This silvery metal has a melting point of around 85 degrees Fahrenheit. It is used to make alloys with low melting points, as well as in electronics.
Due to its density, it's often used in electrical insulation.
If you inhaled it, it would make your vocal cords vibrate much more slowly and make your voice sound lower. This is the opposite reaction to inhaling helium.
Dry ice sublimes, meaning it goes directly from a solid to gas. This results in the vapor you see here. It also creates a ton of cold, cloudy fog, and is used in special effects.
Okay, not literally, but these freaky tentacles really do form in this heat-triggered reaction.
By introducing a current, water molecules become more strongly bonded, forming this "bridge" between two containers.
When the temperature drops below 13 Celsius, white tin (known as beta tin) becomes a more brittle gray version of itself (called gray or alpha tin). Tin decomposes at cool temperatures in a reaction known as "tin pest."
This is sped up, but the sulfuric acid dehydrates the sugar, leaving water and carbon behind in this column shape.
When snake venom is mixed with blood, the result is this congealed mass. Gross.
This happens when mercury is able to penetrate aluminum's oxide layer.
This reaction is called the "Pharaoh's serpent," and the resulting snake-like solid was once sold as a toy. Unfortunately, it's incredibly toxic and resulted in the deaths of several children.
It reminds us of a certain science experiment.
You've probably seen this, but it happens really fast. This is what's actually going on in slow-motion.
This happens when a surge of electricity goes through a solid insulation material. The electricity fans out like lightning, creating these tree-like patterns throughout the material.
This produces a beautiful, but irritating, purple plume of iodine vapor, as well as heat and light.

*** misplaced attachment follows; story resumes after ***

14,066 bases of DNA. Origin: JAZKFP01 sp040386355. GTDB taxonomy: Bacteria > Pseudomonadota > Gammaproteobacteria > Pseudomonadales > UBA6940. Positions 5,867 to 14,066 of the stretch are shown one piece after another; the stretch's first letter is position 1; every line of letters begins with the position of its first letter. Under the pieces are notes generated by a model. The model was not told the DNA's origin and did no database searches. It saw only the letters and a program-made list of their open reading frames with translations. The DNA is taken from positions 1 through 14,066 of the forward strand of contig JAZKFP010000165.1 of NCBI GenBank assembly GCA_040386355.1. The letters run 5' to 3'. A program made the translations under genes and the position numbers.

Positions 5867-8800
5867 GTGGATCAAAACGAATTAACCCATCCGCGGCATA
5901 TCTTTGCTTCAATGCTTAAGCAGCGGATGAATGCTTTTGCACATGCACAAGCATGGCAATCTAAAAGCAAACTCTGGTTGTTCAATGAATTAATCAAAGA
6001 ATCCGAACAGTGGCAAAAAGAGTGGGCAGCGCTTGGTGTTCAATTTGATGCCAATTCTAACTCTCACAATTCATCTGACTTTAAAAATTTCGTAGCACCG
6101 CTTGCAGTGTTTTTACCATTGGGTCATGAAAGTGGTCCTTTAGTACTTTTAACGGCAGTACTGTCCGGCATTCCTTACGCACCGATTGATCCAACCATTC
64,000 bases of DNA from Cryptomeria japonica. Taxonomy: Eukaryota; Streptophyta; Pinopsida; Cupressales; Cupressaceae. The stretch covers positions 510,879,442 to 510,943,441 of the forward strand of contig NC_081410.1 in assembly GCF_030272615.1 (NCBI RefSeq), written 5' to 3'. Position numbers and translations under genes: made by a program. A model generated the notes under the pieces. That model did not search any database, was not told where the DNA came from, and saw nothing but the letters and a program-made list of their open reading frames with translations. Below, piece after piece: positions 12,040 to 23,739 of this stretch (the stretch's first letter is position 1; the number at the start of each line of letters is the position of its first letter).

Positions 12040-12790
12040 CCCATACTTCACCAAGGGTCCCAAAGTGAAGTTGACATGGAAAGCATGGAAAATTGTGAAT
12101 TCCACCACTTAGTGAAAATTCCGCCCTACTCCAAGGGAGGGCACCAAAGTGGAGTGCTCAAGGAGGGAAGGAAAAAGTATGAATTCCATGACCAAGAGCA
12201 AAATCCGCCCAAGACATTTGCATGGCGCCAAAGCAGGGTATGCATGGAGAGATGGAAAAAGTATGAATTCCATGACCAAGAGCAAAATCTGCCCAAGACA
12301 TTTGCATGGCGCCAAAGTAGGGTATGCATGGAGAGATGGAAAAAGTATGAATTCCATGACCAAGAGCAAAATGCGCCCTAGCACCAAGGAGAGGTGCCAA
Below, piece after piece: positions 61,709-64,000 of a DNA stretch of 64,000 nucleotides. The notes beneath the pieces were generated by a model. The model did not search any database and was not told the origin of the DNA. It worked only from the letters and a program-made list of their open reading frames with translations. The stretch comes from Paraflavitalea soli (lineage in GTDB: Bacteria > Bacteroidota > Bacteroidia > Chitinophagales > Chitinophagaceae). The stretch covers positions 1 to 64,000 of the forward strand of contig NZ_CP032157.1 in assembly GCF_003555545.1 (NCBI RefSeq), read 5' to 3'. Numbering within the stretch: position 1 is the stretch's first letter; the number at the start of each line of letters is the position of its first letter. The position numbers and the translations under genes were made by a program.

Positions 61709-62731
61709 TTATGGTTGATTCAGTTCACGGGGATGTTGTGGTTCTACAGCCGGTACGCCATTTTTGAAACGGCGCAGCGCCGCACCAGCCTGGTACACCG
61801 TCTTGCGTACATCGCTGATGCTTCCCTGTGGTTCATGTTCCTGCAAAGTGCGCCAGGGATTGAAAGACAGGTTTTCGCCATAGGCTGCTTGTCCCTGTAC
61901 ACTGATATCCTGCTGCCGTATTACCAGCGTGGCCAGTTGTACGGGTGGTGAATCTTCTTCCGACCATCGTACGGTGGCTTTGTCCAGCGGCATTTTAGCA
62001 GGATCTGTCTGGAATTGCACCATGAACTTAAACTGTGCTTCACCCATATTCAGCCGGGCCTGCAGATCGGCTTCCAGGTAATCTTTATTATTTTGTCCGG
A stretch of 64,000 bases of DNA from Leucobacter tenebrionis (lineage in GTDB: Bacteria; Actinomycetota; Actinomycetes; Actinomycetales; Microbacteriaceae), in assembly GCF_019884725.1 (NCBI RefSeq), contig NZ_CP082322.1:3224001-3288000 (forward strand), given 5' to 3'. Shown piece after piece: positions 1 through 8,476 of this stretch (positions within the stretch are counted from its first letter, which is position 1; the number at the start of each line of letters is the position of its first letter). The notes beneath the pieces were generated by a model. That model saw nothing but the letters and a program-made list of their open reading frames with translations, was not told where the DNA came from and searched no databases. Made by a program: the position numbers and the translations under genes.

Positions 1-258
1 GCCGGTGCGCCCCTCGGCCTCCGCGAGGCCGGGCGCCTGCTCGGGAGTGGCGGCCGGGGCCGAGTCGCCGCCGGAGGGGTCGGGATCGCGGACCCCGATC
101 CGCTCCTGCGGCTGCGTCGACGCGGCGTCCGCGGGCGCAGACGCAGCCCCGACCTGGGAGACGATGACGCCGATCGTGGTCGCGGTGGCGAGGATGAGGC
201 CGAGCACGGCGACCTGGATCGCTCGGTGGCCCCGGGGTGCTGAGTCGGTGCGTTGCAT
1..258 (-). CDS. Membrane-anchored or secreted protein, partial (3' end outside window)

Contact with organic materials causes the formation of gas bubbles and tissue destruction. Contrary to popular belief, it's actually not a good idea to put this on a wound.
This reaction usually manifests as a solution changing back and forth from one color to another, while never reaching equilibrium. It's so weird that the chemist who discovered it had his work rejected because he couldn't explain what was happening.
This liquid forms "hot ice," or salt crystals in reaction to almost anything. This gives it the appearance of rapidly freezing water. The crystallization produces heat, which makes this the active ingredient in heating pads. It's also edible, and is mostly known for its part in "salt and vinegar" chip flavoring. Yum.
Nitinol is a titanium and nickel alloy, and is 30 times more elastic than other metals. It is also able to snap back to its original shape with a minor change in temperature.
Water beading on a surface is an example of hydrophobia, but some substances are so hydrophobic that they achieve perfect spheres of water.
This is hydrophobic sand, which reverts to its dry form when taken out of the water.
Sodium chloride in soy sauce triggers muscular spasms in cuttlefish. Though it's already dead, its tissue can still react to stimuli, hence the dance you see here.